Progressive Ag has a rather simple approach, says the company's Randy Martinson. "We look at what the monthly price chart has done for the past 13 years and price when the market is in the top third of that range.”
They'll price as much as 18 months ahead of harvest, in increments small enough that producers will be willing to follow the advice.
They also tend to use fixed-price or hedged-to-arrive contracts early in the game, when the longer period could mean larger margin call requirements on futures hedges.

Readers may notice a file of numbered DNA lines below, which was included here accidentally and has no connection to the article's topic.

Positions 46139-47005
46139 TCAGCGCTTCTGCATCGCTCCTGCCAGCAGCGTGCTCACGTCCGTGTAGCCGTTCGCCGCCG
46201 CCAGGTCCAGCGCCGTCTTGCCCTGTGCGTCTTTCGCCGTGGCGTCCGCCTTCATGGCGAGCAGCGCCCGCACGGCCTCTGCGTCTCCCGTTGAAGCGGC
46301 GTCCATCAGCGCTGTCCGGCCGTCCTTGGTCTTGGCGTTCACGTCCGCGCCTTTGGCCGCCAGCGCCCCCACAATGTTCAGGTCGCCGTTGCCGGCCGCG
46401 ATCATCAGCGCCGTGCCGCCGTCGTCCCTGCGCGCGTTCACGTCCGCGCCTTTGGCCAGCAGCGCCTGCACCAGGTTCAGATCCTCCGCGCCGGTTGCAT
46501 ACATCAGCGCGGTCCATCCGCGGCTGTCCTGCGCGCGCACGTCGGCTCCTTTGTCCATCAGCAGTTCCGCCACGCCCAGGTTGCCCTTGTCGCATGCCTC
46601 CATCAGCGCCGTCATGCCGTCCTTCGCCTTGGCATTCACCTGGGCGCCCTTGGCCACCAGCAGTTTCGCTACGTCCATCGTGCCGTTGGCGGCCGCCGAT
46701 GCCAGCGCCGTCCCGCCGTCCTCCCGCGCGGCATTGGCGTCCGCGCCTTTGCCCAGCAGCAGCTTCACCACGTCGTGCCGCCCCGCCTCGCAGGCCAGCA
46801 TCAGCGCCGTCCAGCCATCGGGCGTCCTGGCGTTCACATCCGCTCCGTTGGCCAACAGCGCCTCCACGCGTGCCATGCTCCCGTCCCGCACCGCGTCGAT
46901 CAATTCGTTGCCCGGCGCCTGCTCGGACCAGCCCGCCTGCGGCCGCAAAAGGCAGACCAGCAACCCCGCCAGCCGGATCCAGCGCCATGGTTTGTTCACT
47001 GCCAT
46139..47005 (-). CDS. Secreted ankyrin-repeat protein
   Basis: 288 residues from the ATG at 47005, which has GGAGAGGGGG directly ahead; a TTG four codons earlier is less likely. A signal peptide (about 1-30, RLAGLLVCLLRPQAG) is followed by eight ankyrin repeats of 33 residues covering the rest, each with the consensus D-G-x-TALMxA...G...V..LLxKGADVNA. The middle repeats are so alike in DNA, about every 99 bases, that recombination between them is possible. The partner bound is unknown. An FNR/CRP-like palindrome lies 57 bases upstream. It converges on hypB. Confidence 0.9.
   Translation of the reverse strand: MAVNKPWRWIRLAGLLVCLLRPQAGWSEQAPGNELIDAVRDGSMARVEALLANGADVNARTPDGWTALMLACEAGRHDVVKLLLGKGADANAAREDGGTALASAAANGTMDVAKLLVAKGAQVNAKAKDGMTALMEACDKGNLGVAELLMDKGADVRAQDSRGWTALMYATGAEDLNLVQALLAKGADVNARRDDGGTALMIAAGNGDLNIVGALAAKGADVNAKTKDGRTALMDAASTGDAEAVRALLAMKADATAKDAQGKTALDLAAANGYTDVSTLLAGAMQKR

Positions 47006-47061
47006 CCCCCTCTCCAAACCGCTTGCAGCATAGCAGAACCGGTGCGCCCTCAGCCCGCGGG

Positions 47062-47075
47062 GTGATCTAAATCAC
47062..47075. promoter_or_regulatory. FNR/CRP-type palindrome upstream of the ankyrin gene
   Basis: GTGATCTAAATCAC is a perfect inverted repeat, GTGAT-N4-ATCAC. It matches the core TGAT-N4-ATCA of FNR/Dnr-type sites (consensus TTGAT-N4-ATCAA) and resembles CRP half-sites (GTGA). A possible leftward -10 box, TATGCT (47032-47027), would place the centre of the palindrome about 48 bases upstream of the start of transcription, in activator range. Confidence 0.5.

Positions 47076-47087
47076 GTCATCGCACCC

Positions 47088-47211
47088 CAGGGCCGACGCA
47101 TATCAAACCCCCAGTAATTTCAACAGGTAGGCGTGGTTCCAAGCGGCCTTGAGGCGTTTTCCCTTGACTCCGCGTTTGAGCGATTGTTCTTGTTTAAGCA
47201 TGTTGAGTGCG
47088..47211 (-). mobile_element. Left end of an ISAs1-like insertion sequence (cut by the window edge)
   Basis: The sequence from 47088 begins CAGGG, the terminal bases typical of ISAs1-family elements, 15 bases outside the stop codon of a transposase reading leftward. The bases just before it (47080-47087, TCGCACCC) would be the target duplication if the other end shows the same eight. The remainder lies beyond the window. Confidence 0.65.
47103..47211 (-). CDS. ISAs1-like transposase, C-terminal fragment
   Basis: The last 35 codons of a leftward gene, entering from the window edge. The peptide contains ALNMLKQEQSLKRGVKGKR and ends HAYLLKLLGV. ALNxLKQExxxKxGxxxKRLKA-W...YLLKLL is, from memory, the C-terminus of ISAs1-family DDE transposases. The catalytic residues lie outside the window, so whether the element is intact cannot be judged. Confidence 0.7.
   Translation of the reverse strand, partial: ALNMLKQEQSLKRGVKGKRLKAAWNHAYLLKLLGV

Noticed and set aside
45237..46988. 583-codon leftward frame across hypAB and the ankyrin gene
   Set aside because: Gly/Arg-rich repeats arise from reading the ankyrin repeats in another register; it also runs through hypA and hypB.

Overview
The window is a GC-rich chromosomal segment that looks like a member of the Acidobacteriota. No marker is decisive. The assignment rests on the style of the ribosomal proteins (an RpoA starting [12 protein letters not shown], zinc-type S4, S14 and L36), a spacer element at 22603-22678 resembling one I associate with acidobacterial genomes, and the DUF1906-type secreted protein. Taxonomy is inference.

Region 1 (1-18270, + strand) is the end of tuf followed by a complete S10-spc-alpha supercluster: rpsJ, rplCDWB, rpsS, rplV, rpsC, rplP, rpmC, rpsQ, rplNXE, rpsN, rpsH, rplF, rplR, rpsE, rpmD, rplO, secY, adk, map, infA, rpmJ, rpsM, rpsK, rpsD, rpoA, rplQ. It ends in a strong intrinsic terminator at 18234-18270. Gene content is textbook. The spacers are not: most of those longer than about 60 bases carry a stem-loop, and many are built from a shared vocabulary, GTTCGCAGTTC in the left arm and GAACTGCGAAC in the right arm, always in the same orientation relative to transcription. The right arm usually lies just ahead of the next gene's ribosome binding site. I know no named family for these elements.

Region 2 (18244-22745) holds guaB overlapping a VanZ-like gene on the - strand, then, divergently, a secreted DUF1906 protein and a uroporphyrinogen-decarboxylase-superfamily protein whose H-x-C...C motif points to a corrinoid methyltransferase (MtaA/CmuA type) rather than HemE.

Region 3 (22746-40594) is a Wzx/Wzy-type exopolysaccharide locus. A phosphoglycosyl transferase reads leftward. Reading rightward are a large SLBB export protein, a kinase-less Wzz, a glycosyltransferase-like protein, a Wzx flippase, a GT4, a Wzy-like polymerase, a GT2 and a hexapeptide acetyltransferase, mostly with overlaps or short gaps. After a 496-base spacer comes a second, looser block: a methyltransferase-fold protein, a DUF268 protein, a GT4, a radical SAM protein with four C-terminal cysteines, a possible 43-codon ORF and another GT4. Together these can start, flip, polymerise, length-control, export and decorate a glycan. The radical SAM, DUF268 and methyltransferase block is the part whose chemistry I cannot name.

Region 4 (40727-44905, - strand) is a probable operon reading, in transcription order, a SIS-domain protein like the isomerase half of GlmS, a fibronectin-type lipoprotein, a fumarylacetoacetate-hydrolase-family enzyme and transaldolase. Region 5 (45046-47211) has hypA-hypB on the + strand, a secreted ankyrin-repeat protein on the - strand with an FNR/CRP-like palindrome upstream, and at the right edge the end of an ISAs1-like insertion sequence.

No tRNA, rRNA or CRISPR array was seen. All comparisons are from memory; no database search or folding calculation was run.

"We adjust the speed at which we make sales depending on how the market is acting,” Martinson explains. For the 2009 crop, that meant speeding up sales, "especially for soybeans, because we expected more acres to be planted,” he says. "At the same time, strong early demand put bean prices at a significant premium to corn, making sales more attractive.”
Key Market Factors
> The strength in the dollar seems to be over.
> Big crops are being binned slowly.
> Strong usage keeps stocks from growing much.
Percent Sold and Market Value on Oct. 1, 2009
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